In the US, Holiday sales, as gauged by retail sales, are poised for big 5%-6% 2020 gains that will outpace both last year’s increase as well as rise above the 4% post-recession average, despite service sector weakness that should leave near-zero y/y values for consumer spending overall. Big gains were also seen in 2010 and 2011, which were driven by the rebound out of the 2008 recession.
Despite the pandemic, consumer confidence remains firm, stock prices have risen to new highs, payrolls are trending sharply upwards, and 2020 disposable personal income is on track for a huge 7.4% increase that will mark the largest rise since 2000, thanks mostly to the CARES Act.
The nominal annual holiday gains for retail sales are forecasted at 5.7% and 5.0% for retail sales ex-autos. There was an improvement in these sales measures in 2019 to y/y gains of 4.4% for retail sales and 4.2% ex-autos, with a 4.1% gain for nominal consumption, after restrained 2018 gains, and a post-recession low in 2015. However because of service sector weakness, both real PCE and real PCE ex-autos should decline, with drops of -0.8% and -1.2% respectively.
The two graphs below illustrate the employment situation heading into the holiday season over the past ten years. The first graph shows the y/y change in payrolls as well as the y/y change in the jobless rate on an inverted axis. This graph illustrates the gradual acceleration in nonfarm payroll growth following the last recession to a 2015 peak at 2.0% y/y growth. Now, the pandemic has prompted a plunge in nonfarm payrolls and a -6.1% drop is expected in 2020, compared to a 1.3% y/y increase in 2019.
Consumer confidence and Michigan sentiment have both weathered the pandemic remarkably well, and have remained above their lows from the 2008 recession. Both measures bottomed out this year in April when the initial round of lockdowns went into effect, with consumer confidence dipping to 85.7 that month and Michigan Sentiment at 71.8. Since then, consumer confidence has climbed to 100.9 through October. Meanwhile Home price measures held up well through the lockdowns, and are on a firm trajectory into year-end.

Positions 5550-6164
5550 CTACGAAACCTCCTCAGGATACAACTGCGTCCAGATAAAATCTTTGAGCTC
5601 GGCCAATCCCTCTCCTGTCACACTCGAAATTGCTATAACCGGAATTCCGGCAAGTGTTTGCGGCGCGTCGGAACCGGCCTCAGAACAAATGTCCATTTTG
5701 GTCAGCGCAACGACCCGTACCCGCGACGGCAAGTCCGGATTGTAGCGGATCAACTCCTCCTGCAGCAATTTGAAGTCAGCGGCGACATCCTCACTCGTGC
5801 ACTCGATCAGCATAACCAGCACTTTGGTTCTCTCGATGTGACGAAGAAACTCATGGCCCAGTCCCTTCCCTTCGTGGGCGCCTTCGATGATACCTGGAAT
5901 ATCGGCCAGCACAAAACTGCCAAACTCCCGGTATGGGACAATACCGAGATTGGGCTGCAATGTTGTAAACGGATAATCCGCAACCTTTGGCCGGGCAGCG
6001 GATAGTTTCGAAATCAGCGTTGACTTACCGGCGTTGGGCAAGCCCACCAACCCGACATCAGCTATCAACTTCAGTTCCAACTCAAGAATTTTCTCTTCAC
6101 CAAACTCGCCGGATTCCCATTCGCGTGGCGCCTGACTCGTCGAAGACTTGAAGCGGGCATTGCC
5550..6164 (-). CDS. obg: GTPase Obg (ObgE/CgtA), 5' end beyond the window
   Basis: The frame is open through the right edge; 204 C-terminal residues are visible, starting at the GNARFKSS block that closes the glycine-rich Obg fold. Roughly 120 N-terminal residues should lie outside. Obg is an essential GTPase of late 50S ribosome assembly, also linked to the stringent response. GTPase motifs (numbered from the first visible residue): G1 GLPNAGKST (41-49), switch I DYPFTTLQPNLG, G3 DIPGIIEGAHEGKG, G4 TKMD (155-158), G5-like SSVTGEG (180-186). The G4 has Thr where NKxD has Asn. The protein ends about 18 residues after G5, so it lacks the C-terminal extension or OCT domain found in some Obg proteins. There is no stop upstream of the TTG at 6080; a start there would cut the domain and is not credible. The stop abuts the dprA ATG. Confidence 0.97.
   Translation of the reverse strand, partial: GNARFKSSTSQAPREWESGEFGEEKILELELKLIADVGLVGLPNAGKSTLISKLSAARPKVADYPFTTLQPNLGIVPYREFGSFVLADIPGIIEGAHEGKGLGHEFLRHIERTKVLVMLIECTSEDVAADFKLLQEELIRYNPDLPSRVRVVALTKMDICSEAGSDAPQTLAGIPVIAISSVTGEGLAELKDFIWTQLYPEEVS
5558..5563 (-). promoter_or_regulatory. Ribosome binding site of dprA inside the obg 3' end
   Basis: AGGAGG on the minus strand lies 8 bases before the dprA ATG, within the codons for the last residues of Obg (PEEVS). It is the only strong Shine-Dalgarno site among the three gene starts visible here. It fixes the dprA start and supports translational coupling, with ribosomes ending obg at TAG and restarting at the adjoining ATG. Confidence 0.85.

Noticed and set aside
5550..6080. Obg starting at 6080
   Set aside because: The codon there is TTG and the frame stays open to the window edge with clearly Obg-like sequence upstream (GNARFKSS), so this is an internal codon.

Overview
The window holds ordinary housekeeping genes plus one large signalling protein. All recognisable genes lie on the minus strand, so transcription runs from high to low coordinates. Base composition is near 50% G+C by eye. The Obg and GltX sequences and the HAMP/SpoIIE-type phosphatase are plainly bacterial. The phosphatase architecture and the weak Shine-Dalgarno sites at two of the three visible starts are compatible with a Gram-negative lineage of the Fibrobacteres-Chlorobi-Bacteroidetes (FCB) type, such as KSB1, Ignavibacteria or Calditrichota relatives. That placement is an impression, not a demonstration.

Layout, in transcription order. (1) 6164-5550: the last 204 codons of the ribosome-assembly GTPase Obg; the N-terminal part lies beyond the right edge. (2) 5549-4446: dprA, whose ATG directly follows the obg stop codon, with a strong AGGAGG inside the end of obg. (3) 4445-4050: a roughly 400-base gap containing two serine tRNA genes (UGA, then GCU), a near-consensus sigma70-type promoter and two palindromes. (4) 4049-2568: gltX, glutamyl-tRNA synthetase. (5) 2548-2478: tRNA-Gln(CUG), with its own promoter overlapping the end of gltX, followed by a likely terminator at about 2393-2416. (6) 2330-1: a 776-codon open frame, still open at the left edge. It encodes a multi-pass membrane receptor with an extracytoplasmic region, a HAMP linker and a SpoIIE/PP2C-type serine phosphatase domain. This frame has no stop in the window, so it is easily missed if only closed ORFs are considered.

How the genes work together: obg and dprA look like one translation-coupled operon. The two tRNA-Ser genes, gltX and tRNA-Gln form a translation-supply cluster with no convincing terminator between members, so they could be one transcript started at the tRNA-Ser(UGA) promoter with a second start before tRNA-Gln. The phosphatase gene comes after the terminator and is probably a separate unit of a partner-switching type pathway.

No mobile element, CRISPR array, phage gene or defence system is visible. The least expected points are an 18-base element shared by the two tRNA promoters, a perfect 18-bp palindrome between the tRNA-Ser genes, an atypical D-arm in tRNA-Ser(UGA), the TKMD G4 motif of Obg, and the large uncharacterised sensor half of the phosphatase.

Despite pandemic disruptions, confidence is being propped up by heightened demand in many industries and regions, a booming housing market, and lofty stock prices that may be seen as a reflection of accommodative monetary policy.
Stock prices dipped sharply in early Q2 as lockdowns were implemented and the USA500 plunged to an April average of 2,762. Stocks have rallied sharply since then, and we should see a USA500 average of around 3,577 in November. This is up from 3,105 in November of last year. Appreciating stock prices should lift consumer spending heading into the holiday season as they bolster both confidence and wealth.
Changes in net worth might have only a weak correlation with trends in spending, but the wealth effects, and the continued gains for home values and stock prices have translated to a solid climb in wealth into the holiday season. Household wealth as a percentage of disposable income dipped in the beginning of 2020 but this was the result of the bounce in disposable income that resulted from stimulus payments.
Holiday Sales Forecasts
There are several holiday sales forecasts that the markets monitor, and thus far the only official forecast shows a y/y gain that undershoots the retail sales assumptions, but beats the estimates for consumption overall.
The International Council of Shopping Centers (ICSC) expects growth of 1.9% for the traditional holiday season (November plus December) from chain stores. This is well below their 4.9% forecast of last year, and their 4.5% forecast for ’18.
The National Retail Federation (NRF) declined to make a holiday sales forecast this year given the uncertainty around the pandemic. However, they have noted that consumers appear to have fully embraced an earlier start to the holiday shopping season. Previously their 10-year average was 3.0% for holiday season growth.
Key Story-lines for the Season
- Despite the pandemic, holiday sales are expected to post a stronger y/y pace of growth this year than last, and remain firm relative to the post-recession pace of growth.
- Employment has been severely depressed by the pandemic, but job growth has been posting strong gains heading into the holiday season.
- Despite the toll on workers, stimulus payments provided a lift to disposable income that will bolster holiday sales.
- Consumer confidence and producer sentiment are both holding at remarkably firm levels, all things considered.
- As is the norm, stores will push high-profile discounts early and aggressively to pull ahead sales, shore-up market-share, and put a positive spin on early sales reports.
- Sales are increasingly front-running Black Friday itself, with a push toward Thanksgiving Day shopping and earlier discounts. The pandemic has likely accelerated this trend as retailers place greater emphasis on online sales around Thanksgiving.
Holiday sales are poised for firm y/y retail sales gains this year as spending shifts to goods from services, though overall y/y consumption gains will be lean. Α big 5%-6% y/y 2020 gain is expected for goods measures, though service sector weakness should leave near-zero y/y values for consumer spending. Consumer confidence has remained surprisingly firm despite the pandemic, with stock prices and payrolls climbing, wages firm, and 2020 disposable personal income receiving a hefty boost from the CARES Act.